Since persistent depressive disorder lasts for two or more years, it is often considered treatment-resistant, meaning it can be hard to find a treatment that works for everyone with PDD. Fortunately, TMS is FDA-approved for treating depression, and studies show that it is effective for cases of treatment-resistant depression. A recent study found that 60 percent of patients with treatment-resistant depression responded to TMS treatment, and TMS sessions that tapered off in frequency over time seemed to be effective for preventing relapse to depression. This provides evidence that TMS is promising for cases of treatment-resistant depression, including persistent depressive disorder. 

A second study, published in a 2020 edition of Psychiatry Research, found that TMS treatment reduced symptoms of depression as well as thoughts of suicide. It also improved patients’ ability to recognize their emotions. This is important, given the fact that persistent depression can increase the risk of suicide and result in inappropriate emotions like guilt.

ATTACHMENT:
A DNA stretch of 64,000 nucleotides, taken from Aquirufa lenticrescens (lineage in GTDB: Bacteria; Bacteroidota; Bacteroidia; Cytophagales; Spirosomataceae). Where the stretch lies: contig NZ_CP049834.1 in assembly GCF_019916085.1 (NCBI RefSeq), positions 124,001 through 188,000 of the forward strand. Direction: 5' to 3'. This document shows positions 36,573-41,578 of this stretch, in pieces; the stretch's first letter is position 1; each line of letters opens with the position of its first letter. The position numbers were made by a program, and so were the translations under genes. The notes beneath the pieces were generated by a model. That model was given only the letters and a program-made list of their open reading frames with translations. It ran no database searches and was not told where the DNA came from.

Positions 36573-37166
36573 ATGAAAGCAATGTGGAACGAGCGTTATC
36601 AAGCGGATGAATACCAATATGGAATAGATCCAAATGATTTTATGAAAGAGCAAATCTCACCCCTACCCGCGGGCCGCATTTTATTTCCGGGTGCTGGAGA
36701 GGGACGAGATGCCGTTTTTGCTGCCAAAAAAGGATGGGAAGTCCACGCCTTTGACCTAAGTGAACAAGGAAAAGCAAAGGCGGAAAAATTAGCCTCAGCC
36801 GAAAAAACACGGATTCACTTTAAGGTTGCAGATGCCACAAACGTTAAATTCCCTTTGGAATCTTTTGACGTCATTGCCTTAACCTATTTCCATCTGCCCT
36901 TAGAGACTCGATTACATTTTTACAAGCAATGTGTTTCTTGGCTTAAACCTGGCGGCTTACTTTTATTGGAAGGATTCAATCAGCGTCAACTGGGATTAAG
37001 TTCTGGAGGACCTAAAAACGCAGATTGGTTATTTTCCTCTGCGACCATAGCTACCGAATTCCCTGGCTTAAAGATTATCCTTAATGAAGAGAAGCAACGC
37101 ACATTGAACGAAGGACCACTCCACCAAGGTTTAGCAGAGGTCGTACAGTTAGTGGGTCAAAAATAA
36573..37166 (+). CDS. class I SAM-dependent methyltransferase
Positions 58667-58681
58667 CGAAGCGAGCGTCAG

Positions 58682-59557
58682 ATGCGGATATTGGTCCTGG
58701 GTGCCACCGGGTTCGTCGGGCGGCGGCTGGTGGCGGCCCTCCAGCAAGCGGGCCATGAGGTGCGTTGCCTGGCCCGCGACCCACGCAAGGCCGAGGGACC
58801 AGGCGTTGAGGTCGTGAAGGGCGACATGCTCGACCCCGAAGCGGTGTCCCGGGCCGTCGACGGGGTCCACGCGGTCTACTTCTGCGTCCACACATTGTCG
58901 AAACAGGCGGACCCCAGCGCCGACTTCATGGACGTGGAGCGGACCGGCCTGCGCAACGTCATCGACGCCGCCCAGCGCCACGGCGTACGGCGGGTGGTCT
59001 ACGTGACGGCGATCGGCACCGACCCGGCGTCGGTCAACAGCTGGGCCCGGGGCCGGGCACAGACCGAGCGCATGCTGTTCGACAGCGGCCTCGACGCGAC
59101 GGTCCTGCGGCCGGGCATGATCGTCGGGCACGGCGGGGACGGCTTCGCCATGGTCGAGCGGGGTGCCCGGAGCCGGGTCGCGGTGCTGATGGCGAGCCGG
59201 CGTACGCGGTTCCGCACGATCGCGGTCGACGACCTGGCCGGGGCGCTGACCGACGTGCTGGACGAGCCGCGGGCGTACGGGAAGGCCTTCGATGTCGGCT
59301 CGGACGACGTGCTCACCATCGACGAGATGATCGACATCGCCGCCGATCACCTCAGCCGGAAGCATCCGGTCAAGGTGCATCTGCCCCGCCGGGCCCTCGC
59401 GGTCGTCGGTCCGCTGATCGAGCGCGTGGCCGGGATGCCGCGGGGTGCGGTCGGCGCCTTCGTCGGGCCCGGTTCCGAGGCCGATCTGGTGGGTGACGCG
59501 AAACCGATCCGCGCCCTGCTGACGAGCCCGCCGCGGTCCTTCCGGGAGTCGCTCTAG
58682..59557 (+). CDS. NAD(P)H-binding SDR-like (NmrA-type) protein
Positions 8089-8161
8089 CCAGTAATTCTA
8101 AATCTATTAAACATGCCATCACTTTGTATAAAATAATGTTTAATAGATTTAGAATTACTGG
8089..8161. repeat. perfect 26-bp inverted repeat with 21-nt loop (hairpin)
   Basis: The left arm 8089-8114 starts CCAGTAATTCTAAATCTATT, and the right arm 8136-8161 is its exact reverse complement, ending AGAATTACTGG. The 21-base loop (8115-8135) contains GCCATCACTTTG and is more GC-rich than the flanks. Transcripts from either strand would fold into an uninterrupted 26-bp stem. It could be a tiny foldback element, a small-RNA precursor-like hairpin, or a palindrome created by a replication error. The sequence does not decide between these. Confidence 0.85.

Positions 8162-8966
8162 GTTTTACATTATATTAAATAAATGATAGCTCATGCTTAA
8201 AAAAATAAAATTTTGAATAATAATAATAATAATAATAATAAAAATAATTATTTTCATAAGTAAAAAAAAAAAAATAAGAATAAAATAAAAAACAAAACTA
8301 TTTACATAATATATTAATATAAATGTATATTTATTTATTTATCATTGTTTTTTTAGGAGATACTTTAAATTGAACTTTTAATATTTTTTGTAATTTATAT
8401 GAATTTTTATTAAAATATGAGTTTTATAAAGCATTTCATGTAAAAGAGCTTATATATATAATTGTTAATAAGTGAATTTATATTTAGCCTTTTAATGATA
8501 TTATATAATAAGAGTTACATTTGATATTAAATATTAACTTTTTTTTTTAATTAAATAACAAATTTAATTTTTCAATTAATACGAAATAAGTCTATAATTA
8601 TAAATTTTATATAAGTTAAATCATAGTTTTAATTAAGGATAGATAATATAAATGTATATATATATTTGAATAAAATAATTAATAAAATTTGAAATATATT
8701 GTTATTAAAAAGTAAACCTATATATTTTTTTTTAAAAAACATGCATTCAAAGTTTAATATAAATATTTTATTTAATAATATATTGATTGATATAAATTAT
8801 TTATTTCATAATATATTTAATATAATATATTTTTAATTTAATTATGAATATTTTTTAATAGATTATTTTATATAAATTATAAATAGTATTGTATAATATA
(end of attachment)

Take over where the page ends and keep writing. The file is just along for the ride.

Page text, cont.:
Not everyone will respond favorably to medication or therapy for depression symptoms. In some cases, they will need a treatment method that specifically targets areas of the brain thought to influence the symptoms of depression. Research on the efficacy of TMS therapy has found that depressed patients see a rapid alleviation of symptoms with TMS alone or TMS in combination with talk therapy. TMS treatment is also highly effective for managing the disorder long-term and helps patients achieve remission of symptoms. TMS is useful for treating acute episodes of mild depression as well as preventing symptoms from recurring.

Are you or a loved one living with the symptoms of mild depression? Feeling persistently sad and tired isn’t an inevitability, and there is hope. The caring doctors at Pulse TMS have helped hundreds of dysthymia patients find relief from painful depression symptoms. Technicians are standing by. Please contact Pulse TMS today to learn more about how TMS can help you manage depression.

Updated 5/30/21